Keywords: Thymus; thymectomy; mediastinum; minimally invasive; myasthenia gravis (MG)

Submitted Jun 09, 2015. Accepted for publication Jun 11, 2015.

doi: 10.3978/j.issn.2225-319X.2015.07.03


Thymectomy is an acceptable therapy in the comprehensive care of myasthenia gravis (MG) and in undetermined lesions (not thought to be lymphoma) that are found within the anterior mediastinum by cross-sectional imaging (1-3). Primary epithelial thymic tumors are discovered in approximately 50% of all anterior mediastinal masses, of which thymoma is the most common (4,5). The efficacy of surgery in managing thymic diseases, including the ability to improve symptoms of inadequately controlled myasthenia, is contingent upon complete excision of all thymic and perithymic adipose tissue (6).

Video-assisted thoracoscopic surgery (VATS) and the da Vinci robotic system (Intuitive Surgical Inc., Sunnyvale, CA, USA) offer a minimally invasive approach to thymectomy with potentially less morbidity. However, controversy exists regarding the appropriateness of minimally invasive thymectomy (MIT) when employed for surgical resection of thymoma and other malignant neoplasms. Although evidence substantiating MIT as an effective treatment with less operative trauma, shorter length of hospital stay, fewer pulmonary complications and more satisfactory cosmetic results without compromising surgical outcomes is available, few studies have compared the two MIT approaches (7,8). The primary objective of the present study is to analyze patient and surgical outcomes in our experience with VATS and robotic-assisted thymectomy.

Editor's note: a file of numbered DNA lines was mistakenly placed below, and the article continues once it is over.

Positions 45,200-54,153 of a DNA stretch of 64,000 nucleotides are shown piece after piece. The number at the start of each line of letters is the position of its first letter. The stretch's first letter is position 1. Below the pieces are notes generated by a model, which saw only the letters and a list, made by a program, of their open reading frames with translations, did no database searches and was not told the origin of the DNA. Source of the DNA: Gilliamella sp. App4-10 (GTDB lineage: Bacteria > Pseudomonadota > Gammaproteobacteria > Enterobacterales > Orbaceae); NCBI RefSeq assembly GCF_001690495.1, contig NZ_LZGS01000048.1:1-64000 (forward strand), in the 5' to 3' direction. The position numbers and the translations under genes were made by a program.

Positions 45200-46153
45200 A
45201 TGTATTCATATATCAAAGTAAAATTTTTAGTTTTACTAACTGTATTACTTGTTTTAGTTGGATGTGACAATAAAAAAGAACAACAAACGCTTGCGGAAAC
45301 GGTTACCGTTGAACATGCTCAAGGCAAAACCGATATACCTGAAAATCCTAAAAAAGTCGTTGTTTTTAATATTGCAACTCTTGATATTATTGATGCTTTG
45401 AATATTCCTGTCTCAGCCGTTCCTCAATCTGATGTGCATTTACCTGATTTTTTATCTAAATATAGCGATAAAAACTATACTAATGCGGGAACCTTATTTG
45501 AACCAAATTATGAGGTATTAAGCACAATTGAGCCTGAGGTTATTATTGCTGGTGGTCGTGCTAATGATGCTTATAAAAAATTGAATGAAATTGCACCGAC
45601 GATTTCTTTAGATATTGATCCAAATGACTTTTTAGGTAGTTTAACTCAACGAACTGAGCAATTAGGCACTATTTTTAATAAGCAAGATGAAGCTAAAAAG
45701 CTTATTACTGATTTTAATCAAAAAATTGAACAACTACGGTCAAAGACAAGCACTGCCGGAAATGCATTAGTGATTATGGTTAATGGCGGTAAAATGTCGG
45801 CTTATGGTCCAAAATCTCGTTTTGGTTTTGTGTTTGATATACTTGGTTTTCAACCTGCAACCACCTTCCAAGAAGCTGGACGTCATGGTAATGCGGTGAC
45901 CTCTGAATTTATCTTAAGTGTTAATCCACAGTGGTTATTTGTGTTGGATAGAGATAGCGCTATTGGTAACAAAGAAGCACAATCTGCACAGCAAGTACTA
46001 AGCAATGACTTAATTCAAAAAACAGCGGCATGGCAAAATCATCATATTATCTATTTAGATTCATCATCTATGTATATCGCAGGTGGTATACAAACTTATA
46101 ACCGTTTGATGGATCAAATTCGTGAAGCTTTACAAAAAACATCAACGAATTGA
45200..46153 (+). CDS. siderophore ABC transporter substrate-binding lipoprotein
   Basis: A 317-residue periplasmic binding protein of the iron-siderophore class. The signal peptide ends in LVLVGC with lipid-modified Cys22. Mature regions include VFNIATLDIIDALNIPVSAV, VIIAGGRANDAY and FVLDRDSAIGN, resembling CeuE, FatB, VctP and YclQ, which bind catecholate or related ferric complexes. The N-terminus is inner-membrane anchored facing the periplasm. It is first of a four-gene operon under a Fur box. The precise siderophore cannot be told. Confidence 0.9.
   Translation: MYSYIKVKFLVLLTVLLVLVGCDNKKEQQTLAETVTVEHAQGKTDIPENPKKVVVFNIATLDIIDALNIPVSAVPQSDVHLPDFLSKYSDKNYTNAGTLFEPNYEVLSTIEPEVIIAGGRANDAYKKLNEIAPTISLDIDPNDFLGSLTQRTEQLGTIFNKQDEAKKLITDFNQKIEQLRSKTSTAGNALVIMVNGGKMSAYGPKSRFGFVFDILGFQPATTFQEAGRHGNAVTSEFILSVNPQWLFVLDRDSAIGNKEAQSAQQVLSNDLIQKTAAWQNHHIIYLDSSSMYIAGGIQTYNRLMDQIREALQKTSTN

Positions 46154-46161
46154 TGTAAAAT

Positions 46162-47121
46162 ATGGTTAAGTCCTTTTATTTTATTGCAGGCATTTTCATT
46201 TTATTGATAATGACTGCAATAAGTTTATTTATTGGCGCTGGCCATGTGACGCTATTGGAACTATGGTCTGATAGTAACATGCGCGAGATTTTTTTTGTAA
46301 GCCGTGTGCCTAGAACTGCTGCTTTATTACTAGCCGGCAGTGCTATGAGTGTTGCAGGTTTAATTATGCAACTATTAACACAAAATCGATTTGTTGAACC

All patients who underwent resection for a thymic lesion at our institution between January 1, 1995 and February 28, 2015 were identified from a prospectively maintained surgical database. The medical records were retrospectively reviewed for demographic data, presenting symptoms, operative procedures, complications, pathology, recurrence, and date of last follow-up or death. The revised Masaoka staging system was used for staging thymomatous neoplasms (9,10). Histologic type was classified according to the 2004 revision of the World Health Organization (WHO) classification of thymic epithelial tumors (11).

The Mayo Foundation Institutional Review Board approved the current study with waiver of informed consent. During the study period, 510 thymectomies were performed at Mayo Clinic Rochester. Of the 510 thymus glands removed, 56 (11%) were performed using a minimally invasive approach: 45 (80.4%) had a VATS resection whereas 11 (19.6%) had a robotic-assisted resection. There were 25 men (44.6%) and 31 women (55.4%) with a median age of 55 years (range, 23-87 years) at the initial thymectomy.